Gore is known for its big fish, alleged rates of incest, and for some reason, country music. If we’re wondering what Gore has to do with the American South, that pretty much answers the question.
The success of country music in New Zealand, and Gore in particular, mimics the reasons it was so successful in America in the first place. Socially and physically, the landscapes are eerily similar. Much like the southern United States, the South Island is known for agriculture and ranching, and these rural areas are where the country finds its greatest success. In both regions, white settlers were primarily British, Irish and Scottish emigrants, who brought folk songs and instrumental influences that lent themselves incredibly well to country. Music created by Appalachian folk singers mixed with blues and black jazz to become “country music”, and by the time some particularly emo Pākehā settlers decided to name their town “Gore”, the genre was already well established. When he made his way to the shores of the South Island, he found a population ready to adopt the same styles, messages and dances in which he was born.
A hallmark of country music is that songs often tell some sort of story, whether it’s “fuck my boss” (9-5 by Dolly Parton), or “my ex’s gonna regret it” (Before He Cheats by Carrie Underwood.) The recurring themes in the stories of these songs tend to attract and relate to what has been mentioned above; drinking as a social bond, freedom, agency, family, being the underdog and making your own way in the world. And it all resonates most with the kind of tight-knit rural populations of towns like Gore.
We spoke with Amber, whose family is part of Gore. She had just been placed there and said that “now that I’m back in Gore, I’ve already heard too many country songs for my taste”. Not that she hated country music per se, but “I mean I just can’t take a town seriously when they have a glorified cowboy fancy dress day when they have the annual celebrations of the country music (can’t remember what they call it). “It’s called the annual Tussock Country Music Festival, and it features the MLT NZ Golden Guitars and the NZ Country Music Awards. The Golden Guitars are New Zealand’s largest and longest-running country music competition, with their website stating “audience levels reach over 5,000 with entries in all sections and events totaling 700 competitors” . Amber said: “I’ve only been to Gore once when this event was happening and it stuck with me, I already didn’t like country music and now I was surrounded by cowboy hats , guitars and so much country music.”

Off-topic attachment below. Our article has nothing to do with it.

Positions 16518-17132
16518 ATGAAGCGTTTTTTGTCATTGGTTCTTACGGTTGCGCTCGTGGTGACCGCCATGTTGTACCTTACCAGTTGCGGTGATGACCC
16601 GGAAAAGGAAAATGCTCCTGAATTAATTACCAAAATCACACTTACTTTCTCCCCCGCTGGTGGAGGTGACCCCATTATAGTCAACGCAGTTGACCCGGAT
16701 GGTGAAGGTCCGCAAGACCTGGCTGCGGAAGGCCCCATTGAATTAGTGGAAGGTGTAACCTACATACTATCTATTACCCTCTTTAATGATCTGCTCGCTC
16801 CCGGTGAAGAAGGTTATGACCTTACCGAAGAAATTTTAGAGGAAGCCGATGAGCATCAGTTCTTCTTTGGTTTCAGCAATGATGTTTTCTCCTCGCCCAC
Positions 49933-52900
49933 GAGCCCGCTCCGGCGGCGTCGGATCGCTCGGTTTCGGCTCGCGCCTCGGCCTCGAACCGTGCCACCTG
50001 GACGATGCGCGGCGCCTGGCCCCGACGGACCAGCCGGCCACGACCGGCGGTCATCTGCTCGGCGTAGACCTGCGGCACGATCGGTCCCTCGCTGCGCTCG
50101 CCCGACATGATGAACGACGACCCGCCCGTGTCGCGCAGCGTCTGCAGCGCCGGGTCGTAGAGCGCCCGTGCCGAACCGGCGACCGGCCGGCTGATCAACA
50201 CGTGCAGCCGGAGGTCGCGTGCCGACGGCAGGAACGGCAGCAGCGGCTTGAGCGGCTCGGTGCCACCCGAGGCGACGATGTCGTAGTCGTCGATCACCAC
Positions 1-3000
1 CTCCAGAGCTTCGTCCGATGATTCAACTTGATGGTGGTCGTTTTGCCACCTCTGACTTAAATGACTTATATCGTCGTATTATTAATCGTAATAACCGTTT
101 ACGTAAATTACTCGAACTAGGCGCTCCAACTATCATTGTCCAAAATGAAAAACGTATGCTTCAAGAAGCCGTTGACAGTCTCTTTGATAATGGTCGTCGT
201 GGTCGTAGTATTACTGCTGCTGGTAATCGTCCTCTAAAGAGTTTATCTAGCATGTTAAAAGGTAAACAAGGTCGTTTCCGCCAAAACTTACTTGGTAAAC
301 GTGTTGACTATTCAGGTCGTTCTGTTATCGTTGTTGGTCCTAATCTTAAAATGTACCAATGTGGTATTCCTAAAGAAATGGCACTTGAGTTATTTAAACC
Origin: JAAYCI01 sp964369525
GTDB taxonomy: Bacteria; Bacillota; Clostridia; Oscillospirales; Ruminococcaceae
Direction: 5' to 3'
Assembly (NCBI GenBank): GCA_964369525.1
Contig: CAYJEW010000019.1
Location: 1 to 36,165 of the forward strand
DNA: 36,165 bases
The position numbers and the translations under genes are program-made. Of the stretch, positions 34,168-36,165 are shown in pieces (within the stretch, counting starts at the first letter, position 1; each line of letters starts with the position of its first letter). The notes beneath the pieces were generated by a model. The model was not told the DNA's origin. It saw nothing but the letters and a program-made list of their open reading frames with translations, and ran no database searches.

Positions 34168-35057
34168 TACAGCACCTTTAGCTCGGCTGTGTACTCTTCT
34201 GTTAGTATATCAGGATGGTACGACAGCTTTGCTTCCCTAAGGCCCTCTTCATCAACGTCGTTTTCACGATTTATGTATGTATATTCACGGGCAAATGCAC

Amber said country music excels in Gore because it’s full of “old farmers, wellies and flannels,” and it’s true that just as country music traditionally goes hand in hand with conservatism in the Rural America, there is no difference in New Zealand. The average caricature of a South Island farmer features a wife-beater’s jersey, rubber boots and a firm national vote – if not neo-conservative. Country music, with these themes of self-sufficiency, individual ownership and frustration with authority, often appeals to conservatism, giving it the opportunity to thrive in places like the American South and the Isle of South.
This kind of nationalistic country music emerged primarily after 9/11, when America tied its identity to the flag and wrapped it in country tunes. Before 9/11, country music was mostly anti-establishment. It was less “I love Jesus, my truck and my 12-pack of beers” and more “if the bank wants my money, they’ll have to kill me and my whole family”. And while this new country has seeped into the mainstream, there are still plenty of other countries to celebrate.
You can shout out to party country, like Save a Horse Ride a Cowboy, Dicked Down in Dallas, and Old Town Road. The frustration and celebration of the female experience can be found in Kacey Musgraves’ Breadwinner, Loretta Lynn’s The Pill and all of Shania Twain’s discography. Women’s country music itself has a wide range of genres, with two generic categories of “Girl’s Girl” country and “Pick Me” country, covering everything from screaming to shitty men, to universal struggles for all women in the pay gaps, catcalling, and having the general shitty end of the stick. Country music sung by men is diverse, with categories such as “I miss her so much,” “I want to get drunk to death,” “Fuck the police,” and “I’m socially inept, so I ride a horse. and I’m talking about sunsets.
So while Gore crunches on one of his many country tunes, don’t automatically hate him. Country music is rooted in the anti-establishment, nature-loving spirit we’ve all come to love, and there’s a genre for you, partner.